Figure 1: The geometrical structure, symmetry, and energetic stability of the investigated BI derivatives.

Computational details

Optimized gas-phase structures/energetics and vibrational/ NMR spectral characteristics of the isomers were obtained at the B3LYP/6-311++G** level by using Gaussian03 program package [15]. Since the computational methods overestimate the vibrational frequencies systematically, the frequencies have been scaled with the previously derived factors [16,17]. These factors are 0.955 and 0.988 for the frequencies above and below 2500 cm–1, respectively. The computational room temperature vibrational spectra were plotted in terms of the scaled computational frequencies and computed IR/Raman intensities by using pure Lorentzian band shapes with FWHM of 10 cm−1. The Raman intensities were obtained by using the computed Raman activities, the scaled frequencies, and the laser wavelength (1064 nm=9398.5 cm−1) [18]. Isotropic NMR shielding constants were also calculated at the same computational level but with Gauge Including Atomic Orbital (GIAO) method [19]. Isotropic NMR chemical shifts were then obtained by subtracting the computational shielding constants from those of TMS calculated with the same protocol (184.07 ppm for C and 31.97 ppm for H).

Results and Discussion

All possible structures of SCH3 derivatives of BI at position 2 including their all tautomers (BI-NMeS, BI-NMeSH, and BI-NSMe (Figure 1), conformers, and rotamers have been fully optimized. BI-NMeS has been found to have only one stable structure with Cs symmetry. BI-NMeSH has two isoenergetic rotamers with C1 symmetry, in which the methyl hydrogen closer to the sulfur atom is out of the ring plane by ± 17°. BI-NSMe has two stable conformers due to the orientation of the S–CH3 bond. The conformation with the methyl group closer to the deprotonated nitrogen of BI (Conf1) is only 3.5 kcal/mol more stable than the one with the methyl group closer to the protonated nitrogen of BI (Conf2). Conf1 and Conf2 have Cs and C1 symmetries, respectively. All other structures due to methyl orientations have at least one imaginary frequency and thus are not stable. BI-NMeS is the ground-state isomer and 10-15 kcal/mol more stable than the lowest energy forms of BI-NMeSH and BI-NSMe (Figure 1). Therefore, BI-NMeS is the main species in the gas phase at the room temperature.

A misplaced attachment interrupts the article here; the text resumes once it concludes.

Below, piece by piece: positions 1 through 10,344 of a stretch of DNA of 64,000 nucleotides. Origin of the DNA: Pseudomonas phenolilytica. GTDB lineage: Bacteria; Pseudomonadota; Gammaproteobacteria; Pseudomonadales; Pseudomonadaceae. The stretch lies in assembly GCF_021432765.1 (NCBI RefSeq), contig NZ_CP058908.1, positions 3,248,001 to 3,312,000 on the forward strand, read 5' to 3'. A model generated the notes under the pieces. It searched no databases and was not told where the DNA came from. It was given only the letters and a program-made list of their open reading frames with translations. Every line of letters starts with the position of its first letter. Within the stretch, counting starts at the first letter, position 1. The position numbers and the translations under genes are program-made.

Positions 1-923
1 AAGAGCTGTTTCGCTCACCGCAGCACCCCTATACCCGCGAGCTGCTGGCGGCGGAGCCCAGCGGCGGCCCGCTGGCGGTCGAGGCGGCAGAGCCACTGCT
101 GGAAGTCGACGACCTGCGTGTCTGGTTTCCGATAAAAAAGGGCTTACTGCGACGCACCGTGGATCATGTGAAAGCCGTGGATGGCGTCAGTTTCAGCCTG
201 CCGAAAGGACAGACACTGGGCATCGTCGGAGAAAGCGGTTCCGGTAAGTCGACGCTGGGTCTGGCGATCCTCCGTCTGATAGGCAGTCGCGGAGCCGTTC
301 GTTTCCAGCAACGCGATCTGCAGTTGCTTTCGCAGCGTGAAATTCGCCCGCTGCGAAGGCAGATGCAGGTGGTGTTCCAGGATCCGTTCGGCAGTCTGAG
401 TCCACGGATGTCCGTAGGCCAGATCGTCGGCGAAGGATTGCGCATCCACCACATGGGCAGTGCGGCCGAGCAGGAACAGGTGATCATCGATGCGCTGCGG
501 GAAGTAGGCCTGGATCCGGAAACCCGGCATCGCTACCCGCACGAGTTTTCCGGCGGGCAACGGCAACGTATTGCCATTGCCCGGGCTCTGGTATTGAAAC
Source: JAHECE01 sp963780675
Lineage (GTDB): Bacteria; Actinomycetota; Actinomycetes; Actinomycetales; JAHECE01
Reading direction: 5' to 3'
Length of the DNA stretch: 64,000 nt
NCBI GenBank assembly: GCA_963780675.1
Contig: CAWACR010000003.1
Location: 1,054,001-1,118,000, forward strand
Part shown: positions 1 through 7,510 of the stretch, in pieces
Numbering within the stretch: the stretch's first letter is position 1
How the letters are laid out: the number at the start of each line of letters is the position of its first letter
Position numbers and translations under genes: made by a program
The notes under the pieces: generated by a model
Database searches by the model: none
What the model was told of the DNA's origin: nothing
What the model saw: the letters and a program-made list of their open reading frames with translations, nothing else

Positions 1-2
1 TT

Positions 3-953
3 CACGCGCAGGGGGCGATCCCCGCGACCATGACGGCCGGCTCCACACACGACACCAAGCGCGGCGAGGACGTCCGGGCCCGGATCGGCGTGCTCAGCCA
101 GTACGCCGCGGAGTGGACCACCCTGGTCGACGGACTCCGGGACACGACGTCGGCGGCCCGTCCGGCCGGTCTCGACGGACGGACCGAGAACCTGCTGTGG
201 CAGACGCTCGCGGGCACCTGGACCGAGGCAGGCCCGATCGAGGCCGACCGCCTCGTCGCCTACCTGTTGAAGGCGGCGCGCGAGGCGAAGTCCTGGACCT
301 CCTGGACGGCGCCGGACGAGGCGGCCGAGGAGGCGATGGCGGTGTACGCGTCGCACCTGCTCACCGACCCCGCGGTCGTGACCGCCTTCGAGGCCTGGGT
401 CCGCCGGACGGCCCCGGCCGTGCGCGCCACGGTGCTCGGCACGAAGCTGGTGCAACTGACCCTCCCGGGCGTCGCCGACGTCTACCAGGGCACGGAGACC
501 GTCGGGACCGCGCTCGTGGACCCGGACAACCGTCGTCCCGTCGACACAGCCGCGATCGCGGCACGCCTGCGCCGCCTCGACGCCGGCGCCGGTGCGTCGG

To assess if BI-NMeS is converted to the other isomers, two separate PES scans moving H of N to S, and the methyl carbon to S have been performed (Figure 2). The remaining coordinates were fully relaxed during these PES scans. In both cases, the transition barrier is too high (above 30 kcal/mol). Therefore, if existed, BI-NMeSH and BINSMe are too minor in the gas phase at the room temperature.


Figure 2: Relaxed PES scans that connect BI-NMeS to BI-NMeSH and BINMeS.

A previously found X-ray structure of this molecule [20] is actually consistent with these energetic findings, demonstrating the presence of only BI-NMeS in solid phase with intramolecular NH...S hydrogen bonds (Figure 1 for the orientation of the two units of BINMeS). However, a recent comparative experimental and density functional study [21] on vibrational and NMR spectra considered only the presence of the BI-NSMe conformer that appeared in this study 10 (Conf1) and 14 (Conf2) kcal/mol above the most stable BINMeS (Figure 1). Therefore, we reanalyze the previous experimental spectra [21,22] in terms of the present B3LYP calculations considering all possible isomers. The experimental [21,22] and simulated IR and Raman spectra of BI-NMeS, BI-NMeS dimer, BI-NMeSH, and BINSMe (Conf1 and Conf2) are as given Figures 3 and 4.


Figure 3: Experimental (KBr) [21,22] and calculated IR spectra of the investigated isomers.


Figure 4: Experimental [21,22] and calculated Raman spectra of the investigated isomers.